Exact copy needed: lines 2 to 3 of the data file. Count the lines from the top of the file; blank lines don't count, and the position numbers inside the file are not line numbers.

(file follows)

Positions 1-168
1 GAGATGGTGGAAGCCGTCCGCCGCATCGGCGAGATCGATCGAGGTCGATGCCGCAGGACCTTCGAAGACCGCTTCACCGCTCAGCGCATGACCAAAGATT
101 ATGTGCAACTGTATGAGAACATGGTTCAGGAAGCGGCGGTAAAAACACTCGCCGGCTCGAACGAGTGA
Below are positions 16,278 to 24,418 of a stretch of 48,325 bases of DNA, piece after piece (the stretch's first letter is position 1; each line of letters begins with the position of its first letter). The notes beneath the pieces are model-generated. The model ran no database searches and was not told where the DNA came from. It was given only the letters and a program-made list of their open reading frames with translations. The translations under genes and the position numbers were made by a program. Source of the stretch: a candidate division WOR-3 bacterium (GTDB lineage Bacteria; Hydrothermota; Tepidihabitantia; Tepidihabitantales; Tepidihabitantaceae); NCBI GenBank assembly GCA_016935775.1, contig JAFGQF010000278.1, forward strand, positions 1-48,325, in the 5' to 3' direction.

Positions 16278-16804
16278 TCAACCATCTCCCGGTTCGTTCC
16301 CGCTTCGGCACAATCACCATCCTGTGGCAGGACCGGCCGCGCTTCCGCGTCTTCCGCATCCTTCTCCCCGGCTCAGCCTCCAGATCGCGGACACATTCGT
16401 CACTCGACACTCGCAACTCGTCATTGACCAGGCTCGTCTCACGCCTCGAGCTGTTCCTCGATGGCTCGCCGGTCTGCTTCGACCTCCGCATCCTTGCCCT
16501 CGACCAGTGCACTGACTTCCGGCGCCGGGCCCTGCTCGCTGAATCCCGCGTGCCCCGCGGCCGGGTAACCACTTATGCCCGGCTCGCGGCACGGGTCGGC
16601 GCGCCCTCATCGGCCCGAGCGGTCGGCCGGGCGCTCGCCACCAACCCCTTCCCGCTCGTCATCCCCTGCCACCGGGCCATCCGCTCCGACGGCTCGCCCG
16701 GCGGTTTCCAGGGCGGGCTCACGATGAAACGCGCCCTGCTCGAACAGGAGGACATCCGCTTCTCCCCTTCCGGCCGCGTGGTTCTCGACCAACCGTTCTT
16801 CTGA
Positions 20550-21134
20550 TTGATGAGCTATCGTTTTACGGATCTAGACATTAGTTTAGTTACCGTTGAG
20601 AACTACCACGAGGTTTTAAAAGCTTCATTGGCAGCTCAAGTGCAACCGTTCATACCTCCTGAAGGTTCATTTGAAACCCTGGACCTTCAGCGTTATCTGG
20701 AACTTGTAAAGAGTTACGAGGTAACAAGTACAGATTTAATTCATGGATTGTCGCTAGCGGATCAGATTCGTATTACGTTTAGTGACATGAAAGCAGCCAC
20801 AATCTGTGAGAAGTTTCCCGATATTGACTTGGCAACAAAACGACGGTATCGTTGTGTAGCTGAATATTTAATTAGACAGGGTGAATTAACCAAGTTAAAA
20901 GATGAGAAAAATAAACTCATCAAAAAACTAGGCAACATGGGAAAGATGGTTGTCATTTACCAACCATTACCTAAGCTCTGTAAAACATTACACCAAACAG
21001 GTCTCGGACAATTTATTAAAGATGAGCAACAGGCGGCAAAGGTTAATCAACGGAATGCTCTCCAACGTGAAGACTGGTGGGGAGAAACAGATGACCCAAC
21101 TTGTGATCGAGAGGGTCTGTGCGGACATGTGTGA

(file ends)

1 GAGATGGTGGAAGCCGTCCGCCGCATCGGCGAGATCGATCGAGGTCGATGCCGCAGGACCTTCGAAGACCGCTTCACCGCTCAGCGCATGACCAAAGATT
101 ATGTGCAACTGTATGAGAACATGGTTCAGGAAGCGGCGGTAAAAACACTCGCCGGCTCGAACGAGTGA